When a lender discovers that you have not paid a debt, you may not get you money or assets do not follow the correct process. That is, unless you try and sue you owe. If you demand a creditor, the court will schedule an initial hearing in which you and the creditor is supposed to appear before a judge so you can determine if the case warrants. You must appear before the hearing, although the court did not oblige.
If the creditor does not appear in court, the judge usually drops charges against a person by the incompetence of the creditor to sustain you. However, if you who no-show, no charges are dropped. By contrast, an inquest or hearing in which the creditor has the opportunity to present his evidence but you do not find this to defend yourself against the charges is scheduled.
If the judge who hears the hearing convinces with well-founded claims of creditor support and proclaims a judgment against you and the creditor wins the case. A false belief is that absence makes you automatically lose, because the creditor must prove that you owe before the judge makes a decision.
Consequences of failure to appear
When no-show in court and the creditor presents sufficient evidence to judge you, you must pay what you owe the creditor (probably also hearing costs) or face contempt of court. The creditor usually follows a motion for a writ of execution by following the trial, which is a formal document issued giving the court authority, such as the local sheriff, to take your assets and your property to pay off the debt.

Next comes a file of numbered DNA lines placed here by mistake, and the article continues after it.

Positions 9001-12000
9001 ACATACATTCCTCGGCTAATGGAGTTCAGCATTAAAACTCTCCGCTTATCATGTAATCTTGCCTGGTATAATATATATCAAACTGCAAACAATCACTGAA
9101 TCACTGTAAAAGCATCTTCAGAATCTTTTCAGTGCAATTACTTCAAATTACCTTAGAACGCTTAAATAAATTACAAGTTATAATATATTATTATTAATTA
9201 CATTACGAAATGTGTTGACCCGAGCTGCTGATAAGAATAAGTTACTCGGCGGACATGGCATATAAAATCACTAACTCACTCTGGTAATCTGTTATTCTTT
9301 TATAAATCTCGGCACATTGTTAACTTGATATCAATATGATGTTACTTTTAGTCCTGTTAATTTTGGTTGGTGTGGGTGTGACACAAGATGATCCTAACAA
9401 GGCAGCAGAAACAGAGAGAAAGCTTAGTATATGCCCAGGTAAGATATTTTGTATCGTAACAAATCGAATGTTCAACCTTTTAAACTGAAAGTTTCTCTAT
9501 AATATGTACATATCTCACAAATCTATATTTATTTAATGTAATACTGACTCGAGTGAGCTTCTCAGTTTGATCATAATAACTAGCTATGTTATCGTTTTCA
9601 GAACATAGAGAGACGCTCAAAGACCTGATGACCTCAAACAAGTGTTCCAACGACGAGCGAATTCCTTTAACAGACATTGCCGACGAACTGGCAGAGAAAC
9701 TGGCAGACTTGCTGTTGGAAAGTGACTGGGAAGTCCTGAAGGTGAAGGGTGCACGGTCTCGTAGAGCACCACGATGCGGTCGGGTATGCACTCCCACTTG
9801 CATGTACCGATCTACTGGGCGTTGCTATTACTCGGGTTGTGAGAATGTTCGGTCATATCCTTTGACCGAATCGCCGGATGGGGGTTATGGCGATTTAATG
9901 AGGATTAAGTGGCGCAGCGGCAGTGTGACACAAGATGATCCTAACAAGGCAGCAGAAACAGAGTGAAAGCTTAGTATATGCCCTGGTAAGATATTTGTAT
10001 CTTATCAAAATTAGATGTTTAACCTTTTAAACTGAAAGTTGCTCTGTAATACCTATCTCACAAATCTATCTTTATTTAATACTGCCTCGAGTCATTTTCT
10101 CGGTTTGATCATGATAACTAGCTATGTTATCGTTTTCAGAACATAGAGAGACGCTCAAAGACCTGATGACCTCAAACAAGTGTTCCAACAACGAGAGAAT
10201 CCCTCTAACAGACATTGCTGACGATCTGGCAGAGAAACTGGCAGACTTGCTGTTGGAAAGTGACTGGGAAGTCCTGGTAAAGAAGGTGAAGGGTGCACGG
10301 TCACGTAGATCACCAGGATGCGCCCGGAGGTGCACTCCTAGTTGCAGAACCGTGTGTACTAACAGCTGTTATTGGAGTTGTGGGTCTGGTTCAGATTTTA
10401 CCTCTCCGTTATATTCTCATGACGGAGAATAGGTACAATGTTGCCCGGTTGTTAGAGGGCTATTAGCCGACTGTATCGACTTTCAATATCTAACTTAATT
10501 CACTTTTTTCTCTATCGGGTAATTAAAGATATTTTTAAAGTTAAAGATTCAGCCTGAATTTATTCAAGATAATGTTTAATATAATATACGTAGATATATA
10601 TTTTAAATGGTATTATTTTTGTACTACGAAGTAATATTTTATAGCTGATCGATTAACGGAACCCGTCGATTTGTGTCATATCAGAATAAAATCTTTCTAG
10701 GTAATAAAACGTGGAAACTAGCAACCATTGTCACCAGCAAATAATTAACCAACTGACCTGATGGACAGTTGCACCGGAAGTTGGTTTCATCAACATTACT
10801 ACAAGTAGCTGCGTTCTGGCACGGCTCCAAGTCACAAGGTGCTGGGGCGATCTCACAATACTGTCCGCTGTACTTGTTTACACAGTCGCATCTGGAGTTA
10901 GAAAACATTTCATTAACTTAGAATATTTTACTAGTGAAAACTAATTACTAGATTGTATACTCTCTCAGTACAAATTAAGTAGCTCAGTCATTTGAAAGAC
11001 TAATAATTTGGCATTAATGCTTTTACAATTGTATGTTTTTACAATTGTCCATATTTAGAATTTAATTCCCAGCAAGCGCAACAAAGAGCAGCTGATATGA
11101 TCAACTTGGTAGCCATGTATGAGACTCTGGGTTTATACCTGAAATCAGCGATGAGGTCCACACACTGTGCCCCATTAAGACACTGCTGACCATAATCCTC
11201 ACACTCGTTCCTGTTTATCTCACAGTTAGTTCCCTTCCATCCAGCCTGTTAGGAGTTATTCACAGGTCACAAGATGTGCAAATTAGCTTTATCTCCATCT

One option is to ask the creditor retention of your salary. You can also order the sheriff to take possession of your personal property value for the creditor to sell and settle the account. Many states allow some exceptions for issues such as debt protection instead of housing for a specific amount of money. In most cases, these measures prevent the judges to consider yourself in contempt as well; arrest for debts rarely performed, although it is possible.
In some cases, you can file a complaint with the creditor few days before the date of filing in court. If this happens, the creditor fills a Notice of Understanding with the clerk of the court, which alerts the court that both parties resolved the situation and judicial monitoring is no longer necessary. The courts have no problem with these agreements and on the contrary, usually provide mediation services for the court do not address issues that can be solved in another area. If you solve the case before appearing, do not go to court.
You always have option to appear before the court when a creditor sues you. However, whether or not you justify compares is likely that the creditor wins the case, since you cannot defend. The consequences of failure are severe moratorium, so do not ignore the legal notices. If you want to appear but you have a legitimate reason for not doing so (e.g. you must be admitted to hospital for an extended period), respond aa the initial notice and request a new date. If you think you can pay off the debt before the date on which you must appear, mediation and a settlement can save you the courtroom.